Rate of increase in Melbourne rental levels likely to be much higher in second half of 2020

In May of 2019 we called the bottom of the sales market – subsequent events have shown this to be a good call.

It is our view now that vacancy rates will fall and rentals will rise faster than they have been in the second half of 2020.

Why do we have this view:

Demand growth continues unabated

On the demand side of the market Melbourne’s population growth continues to lead the nation. The latest available data from the Australian Bureau of Statistics has the Victorian population growth rate at 2.1% per annum or 132,800 – predominantly in Melbourne.

The ABS predicts that population growth in Melbourne equates to a demand for an additional 40-44,000 premises per annum.

The rate of additions to supply is likely to fall


In the September, quarter dwelling unit (houses and apartments) commencements declined 11.7% on the quarter prior, and 27.2% on the year prior. As there is about a nine month average from commencement to availability this will begin to show in a decline in new stock for lease from around the middle of the year.


The balance between supply and demand is quite tight


The vacancy rate in Melbourne was 2.5% in December 2019 so quite a small change in the rate of growth in supply can quickly translate into a shortage of available capacity.


With a shortage of available stock landlords will be in a strong position to seek and obtain higher rental increases later this calendar year.


What is causing this slowing in growth on the supply side?


Projects need finance


Project developers typically borrow as much of the capital required for a project as they can.


Historic financing arrangements


For many years the finance available was to a significant extent a function of the pre-sales the developer secured for the product once completed.


These sales were contracted and secured by significant deposits paid by the purchasers.

With a substantial portion of the project pre-sold the developer could obtain finance for around 60% of project cost from a major bank and a further 15% from a non-bank or mezzanine financier leaving the developer to put up 25% of project cost in equity.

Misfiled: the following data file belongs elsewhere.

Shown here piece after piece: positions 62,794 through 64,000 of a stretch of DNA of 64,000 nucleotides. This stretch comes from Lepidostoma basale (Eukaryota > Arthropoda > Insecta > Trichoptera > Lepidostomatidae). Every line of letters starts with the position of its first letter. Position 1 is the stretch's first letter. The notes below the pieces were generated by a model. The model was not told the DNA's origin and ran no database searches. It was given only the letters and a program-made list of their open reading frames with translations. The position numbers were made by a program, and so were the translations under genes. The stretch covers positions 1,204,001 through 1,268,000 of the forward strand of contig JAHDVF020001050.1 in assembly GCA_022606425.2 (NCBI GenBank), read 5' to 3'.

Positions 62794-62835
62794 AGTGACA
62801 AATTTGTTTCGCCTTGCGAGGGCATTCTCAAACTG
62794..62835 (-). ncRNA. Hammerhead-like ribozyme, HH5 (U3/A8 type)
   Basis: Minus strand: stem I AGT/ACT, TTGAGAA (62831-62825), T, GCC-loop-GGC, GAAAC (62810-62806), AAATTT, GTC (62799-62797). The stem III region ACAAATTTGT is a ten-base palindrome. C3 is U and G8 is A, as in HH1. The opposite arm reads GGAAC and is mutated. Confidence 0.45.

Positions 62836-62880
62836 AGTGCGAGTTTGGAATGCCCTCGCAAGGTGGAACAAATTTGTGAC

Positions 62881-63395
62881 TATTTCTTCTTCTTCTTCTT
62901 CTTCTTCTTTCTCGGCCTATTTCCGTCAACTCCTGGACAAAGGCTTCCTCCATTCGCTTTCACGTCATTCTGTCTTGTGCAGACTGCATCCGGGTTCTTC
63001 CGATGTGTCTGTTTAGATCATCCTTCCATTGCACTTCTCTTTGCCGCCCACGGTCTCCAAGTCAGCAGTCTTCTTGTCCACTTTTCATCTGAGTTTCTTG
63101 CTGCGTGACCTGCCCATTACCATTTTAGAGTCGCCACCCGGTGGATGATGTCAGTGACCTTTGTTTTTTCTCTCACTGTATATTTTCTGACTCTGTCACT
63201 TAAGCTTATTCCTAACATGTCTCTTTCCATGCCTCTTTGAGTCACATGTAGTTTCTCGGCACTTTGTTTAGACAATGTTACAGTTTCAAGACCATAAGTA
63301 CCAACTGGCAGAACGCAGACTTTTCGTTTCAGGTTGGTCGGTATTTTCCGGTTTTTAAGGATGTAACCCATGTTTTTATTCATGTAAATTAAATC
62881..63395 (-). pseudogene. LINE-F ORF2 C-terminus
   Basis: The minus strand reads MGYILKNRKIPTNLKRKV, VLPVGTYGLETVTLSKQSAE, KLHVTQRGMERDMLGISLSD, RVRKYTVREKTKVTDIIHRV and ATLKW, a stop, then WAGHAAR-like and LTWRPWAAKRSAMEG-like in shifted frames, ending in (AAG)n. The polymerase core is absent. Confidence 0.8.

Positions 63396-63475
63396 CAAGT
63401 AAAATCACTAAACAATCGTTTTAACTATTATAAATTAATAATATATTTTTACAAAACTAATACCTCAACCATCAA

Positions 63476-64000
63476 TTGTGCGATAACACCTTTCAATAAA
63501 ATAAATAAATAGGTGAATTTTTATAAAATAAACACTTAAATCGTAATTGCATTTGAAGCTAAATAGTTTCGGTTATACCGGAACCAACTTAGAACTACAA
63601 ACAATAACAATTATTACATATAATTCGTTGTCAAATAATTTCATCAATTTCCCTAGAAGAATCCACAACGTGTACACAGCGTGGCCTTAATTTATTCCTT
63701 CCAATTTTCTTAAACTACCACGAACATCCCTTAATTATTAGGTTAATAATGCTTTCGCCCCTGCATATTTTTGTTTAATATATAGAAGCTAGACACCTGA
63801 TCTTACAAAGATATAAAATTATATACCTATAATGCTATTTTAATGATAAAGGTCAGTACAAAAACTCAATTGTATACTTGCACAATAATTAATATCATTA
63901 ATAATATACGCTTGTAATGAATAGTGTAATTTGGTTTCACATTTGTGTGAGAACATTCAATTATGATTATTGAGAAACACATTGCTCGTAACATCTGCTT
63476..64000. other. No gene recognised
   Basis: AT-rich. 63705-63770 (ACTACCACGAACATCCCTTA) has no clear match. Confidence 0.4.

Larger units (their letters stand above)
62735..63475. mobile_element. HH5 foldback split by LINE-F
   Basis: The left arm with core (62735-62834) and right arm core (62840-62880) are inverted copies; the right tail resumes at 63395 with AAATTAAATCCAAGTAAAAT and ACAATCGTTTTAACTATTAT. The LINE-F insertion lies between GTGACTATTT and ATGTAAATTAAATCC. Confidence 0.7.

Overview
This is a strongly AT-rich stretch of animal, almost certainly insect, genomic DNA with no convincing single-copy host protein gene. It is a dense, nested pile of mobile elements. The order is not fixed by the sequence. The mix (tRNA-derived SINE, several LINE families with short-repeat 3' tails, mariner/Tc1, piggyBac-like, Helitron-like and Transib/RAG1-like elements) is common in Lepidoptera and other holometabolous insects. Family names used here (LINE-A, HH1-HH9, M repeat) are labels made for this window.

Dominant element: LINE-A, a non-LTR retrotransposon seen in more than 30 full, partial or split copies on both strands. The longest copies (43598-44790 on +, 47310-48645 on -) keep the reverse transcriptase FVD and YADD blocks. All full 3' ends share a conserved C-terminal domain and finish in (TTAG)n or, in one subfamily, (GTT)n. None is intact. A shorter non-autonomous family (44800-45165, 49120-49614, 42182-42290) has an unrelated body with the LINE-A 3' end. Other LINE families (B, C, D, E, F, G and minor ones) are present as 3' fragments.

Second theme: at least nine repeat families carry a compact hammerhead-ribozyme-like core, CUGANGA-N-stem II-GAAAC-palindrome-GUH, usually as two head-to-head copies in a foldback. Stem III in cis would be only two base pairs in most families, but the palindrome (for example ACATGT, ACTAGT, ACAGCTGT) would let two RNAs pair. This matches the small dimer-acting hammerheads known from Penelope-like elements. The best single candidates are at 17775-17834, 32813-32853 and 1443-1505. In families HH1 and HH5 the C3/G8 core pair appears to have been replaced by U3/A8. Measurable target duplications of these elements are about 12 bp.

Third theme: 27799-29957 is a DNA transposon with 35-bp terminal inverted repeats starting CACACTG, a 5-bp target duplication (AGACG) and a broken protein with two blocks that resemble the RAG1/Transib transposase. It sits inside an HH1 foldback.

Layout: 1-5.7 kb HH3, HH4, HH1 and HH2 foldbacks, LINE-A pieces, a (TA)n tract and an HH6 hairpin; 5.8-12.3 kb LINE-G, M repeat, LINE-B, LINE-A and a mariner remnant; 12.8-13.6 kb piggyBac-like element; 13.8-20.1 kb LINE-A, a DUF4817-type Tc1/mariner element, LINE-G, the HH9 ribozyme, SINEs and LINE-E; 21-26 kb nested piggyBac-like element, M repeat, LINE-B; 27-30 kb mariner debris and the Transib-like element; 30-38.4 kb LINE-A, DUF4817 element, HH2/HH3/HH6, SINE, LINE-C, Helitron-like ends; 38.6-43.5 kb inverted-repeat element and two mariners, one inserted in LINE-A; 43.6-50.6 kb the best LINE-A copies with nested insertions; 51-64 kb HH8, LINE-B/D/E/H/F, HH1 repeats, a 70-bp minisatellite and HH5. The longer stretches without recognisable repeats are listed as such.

Changes to the financing environment

Multiple factors have combined to reduce the pre-sales developers are able to achieve including:

  1. Stamp duty concessions for off the plan sales have been significantly reduced – meaning the advantage available from buying off the plan has been reduced or eliminated for many buyers
  2. There is reduced confidence amongst buyers that there will be an immediate profit available from reselling soon after completion as the property market’s long bull run reversed
  3. There is reduced confidence amongst buyers that developers will actually finish projects so they are more reluctant to put down deposits
  4. There is reduced confidence amongst buyers that banks will lend them the amount they had previously assumed or at all at settlement to enable them to complete the purchase

All of these factors combined mean that developers have much lower levels of pre-sales.

Combine this with the banking environment post the Banking Royal Commission and many developers are finding bank finance either unavailable or available to finance a much smaller proportion of the project.

Some of the non-bank financiers are prepared to partly fill the void by offering senior finance rather than mezzanine finance. This comes, however, at a higher interest rate than through a bank and with a loan volume more like the banks were previously lending – say 60% of project cost.

Impact on construction volumes

So developers need to be able to finance more like 40% of the project in equity than the 25% they were historically needing to provide. So the same dollar amount of developer equity will only enable 5/8ths as much building to be carried on as in the previously prevailing environment – that is a 37.5% reduction.

Apart from the increased equity required the higher cost of the finance available pushes some marginal projects into uneconomic territory meaning they will not be developed.

These factors together are resulting in the much reduced building start rates we are now seeing.

Which leads us back to a likely shortage in supply and increased rentals being likely later this year.